Tuesday, July 4, 2017

Parshas Chukas 5777

The Rise and Fall of Balaam the Prophet

We find a curious thing in the end of this week's parsha (Numbers 21:26-30), where the Torah is quoting what is seemingly a non-Jewish book:
Therefore the bards would recite: “Come to Heshbon; firmly built And well founded is Sihon’s city. For fire went forth from Heshbon, Flame from Sihon’s city, Consuming Ar of Moab, The lords of Bamoth by the Arnon. Woe to you, O Moab! You are undone, O people of Chemosh! His sons are rendered fugitive And his daughters captive By an Amorite king, Sihon.” Yet we have cast them down utterly, Heshbon along with Dibon; We have wrought desolation at Nophah, Which is hard by Medeba.
According to Rashi (ibid) this poem was recited by Balaam and his father Beor whom Sihon hired them to curse the Moabites [it is unclear if this in fact was the curse itself].  What is also interesting is Balaam is one of the few characters in the Torah whose writing is also found outside the Torah (see the Deir Alla inscription). What was special about Balaam?

Balaam had a talking donkey, one of the two animals in the Torah that was able to talk (the other one was the Snake in the Garden of Eden). However, the donkey was made to talk not in Balaam's merit and died right after (see Rashi ibid).

Balaam was also a magician. There are generally two types of magic discussed by the Sages, one of which is magic accomplished through a deal with a demon (see the servants of Pharaoh) and the other by changing nature by compelling an angel through a divine name or something similar (see Sefer Derech Hashem). Balaam's skill lay in the second area as our Sages discuss - Balaam was able to know when G-d got angry and redirect that anger. We also find a similar concept later on that he was able to figure out which actions can cause this anger by advising Balak on how to make the Israelites sin.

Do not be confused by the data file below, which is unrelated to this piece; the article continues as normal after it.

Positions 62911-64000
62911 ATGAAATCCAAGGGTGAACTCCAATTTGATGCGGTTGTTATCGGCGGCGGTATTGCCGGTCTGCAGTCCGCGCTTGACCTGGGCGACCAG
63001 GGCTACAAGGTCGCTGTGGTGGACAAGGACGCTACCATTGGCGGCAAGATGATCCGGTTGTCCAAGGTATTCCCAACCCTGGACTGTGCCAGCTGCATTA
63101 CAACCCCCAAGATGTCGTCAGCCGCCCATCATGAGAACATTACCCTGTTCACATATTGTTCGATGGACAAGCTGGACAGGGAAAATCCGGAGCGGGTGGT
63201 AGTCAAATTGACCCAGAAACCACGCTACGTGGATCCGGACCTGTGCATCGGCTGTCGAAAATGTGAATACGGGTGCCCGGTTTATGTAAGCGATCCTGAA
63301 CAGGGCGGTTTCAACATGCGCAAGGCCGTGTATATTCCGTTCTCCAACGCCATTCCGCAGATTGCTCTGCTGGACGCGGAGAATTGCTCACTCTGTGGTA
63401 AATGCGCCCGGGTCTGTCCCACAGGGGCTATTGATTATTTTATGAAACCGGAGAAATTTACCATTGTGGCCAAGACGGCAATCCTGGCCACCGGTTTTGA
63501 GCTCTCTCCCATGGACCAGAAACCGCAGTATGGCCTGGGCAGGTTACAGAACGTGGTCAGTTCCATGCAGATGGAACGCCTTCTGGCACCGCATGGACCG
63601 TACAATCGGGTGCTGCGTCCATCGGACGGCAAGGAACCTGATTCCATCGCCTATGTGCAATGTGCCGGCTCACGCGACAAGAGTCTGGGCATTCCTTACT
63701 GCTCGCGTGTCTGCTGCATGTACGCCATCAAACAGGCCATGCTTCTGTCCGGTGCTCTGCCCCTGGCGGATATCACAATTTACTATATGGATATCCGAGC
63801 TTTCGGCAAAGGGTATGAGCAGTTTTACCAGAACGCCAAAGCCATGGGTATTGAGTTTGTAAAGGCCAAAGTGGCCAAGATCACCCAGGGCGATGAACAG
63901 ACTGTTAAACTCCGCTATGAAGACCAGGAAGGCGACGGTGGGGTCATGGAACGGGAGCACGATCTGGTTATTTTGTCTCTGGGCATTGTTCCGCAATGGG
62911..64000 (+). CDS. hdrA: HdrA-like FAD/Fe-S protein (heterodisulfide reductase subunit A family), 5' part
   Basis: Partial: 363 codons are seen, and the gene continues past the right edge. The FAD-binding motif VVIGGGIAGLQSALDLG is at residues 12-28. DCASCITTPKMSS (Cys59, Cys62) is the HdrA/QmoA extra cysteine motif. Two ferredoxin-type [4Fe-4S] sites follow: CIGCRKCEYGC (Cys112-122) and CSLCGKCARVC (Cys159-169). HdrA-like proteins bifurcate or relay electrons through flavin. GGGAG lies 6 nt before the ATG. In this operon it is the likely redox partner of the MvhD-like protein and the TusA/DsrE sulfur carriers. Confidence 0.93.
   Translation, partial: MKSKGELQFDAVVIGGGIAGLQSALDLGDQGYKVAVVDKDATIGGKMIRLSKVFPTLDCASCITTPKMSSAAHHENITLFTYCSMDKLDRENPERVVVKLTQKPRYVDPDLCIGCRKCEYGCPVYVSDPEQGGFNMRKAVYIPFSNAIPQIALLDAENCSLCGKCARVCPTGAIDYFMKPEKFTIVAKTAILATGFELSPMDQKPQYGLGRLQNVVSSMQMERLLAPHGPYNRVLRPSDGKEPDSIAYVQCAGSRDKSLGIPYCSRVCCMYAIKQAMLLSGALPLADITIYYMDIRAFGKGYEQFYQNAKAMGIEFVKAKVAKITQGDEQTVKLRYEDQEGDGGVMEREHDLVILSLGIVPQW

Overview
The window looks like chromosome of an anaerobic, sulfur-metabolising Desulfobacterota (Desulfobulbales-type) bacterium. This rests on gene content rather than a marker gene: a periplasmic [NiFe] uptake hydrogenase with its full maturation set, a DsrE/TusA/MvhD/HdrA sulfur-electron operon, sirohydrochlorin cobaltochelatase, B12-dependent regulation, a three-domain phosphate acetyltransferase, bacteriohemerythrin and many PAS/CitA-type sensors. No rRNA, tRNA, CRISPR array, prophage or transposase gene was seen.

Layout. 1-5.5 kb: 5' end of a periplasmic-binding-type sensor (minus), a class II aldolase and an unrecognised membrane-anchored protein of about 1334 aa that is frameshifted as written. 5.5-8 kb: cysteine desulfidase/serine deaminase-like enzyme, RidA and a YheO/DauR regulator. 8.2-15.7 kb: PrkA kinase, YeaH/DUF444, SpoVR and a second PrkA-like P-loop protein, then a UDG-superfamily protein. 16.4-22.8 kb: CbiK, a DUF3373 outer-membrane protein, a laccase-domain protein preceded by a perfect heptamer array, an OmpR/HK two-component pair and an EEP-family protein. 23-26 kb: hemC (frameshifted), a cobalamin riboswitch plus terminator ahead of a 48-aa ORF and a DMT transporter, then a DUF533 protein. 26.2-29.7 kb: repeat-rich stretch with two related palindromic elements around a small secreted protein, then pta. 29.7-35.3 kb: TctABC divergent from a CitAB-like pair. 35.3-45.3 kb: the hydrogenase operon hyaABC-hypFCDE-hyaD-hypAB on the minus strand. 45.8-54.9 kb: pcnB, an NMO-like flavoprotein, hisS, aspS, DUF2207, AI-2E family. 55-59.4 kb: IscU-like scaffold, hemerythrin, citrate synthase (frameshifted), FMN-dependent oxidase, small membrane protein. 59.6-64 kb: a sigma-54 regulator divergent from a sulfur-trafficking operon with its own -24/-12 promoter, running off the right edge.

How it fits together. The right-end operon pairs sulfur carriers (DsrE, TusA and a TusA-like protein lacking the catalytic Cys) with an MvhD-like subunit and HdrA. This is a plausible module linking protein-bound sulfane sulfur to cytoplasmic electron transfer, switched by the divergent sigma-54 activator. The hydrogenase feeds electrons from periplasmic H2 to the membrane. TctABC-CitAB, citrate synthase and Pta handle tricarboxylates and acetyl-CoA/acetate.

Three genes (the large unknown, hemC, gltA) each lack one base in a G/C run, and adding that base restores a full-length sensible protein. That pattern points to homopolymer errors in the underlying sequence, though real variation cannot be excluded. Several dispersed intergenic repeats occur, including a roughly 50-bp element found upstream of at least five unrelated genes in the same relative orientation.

Balaam was also a prophet and as our Sages tell us even greater than Moses, and was able to talk to G-d directly. Later on, Balaam refers to himself as a man "with an open eye" and some explain that as a reference to a prophetic lens. Most prophets interpret their message through the lens of their personality which is why we find during the time of King Zedekiah that he sought out a female prophet (Chuldah) because she would be softer speaking. The uniqueness of Moses as a prophet was that while he possessed a similar "lens", that lens was entirely clear and did not change the message. Balaam's uniqueness was even greater in that respect that there was no lens at all and as we see later G-d was able to talk directly through Balaam to Balak when He pulled Balaam as a "fish with a hook".

Balaam's potential laid in the fact that if another nation were to accept the Torah, he would have served the same function as Moses in transmitting that message. However, he choose not to pursue that mission and instead ended up trying to hurt the people of G-d by advising Pharaoh, then by going to curse them and later on giving advice to Balak on how to make them sin.

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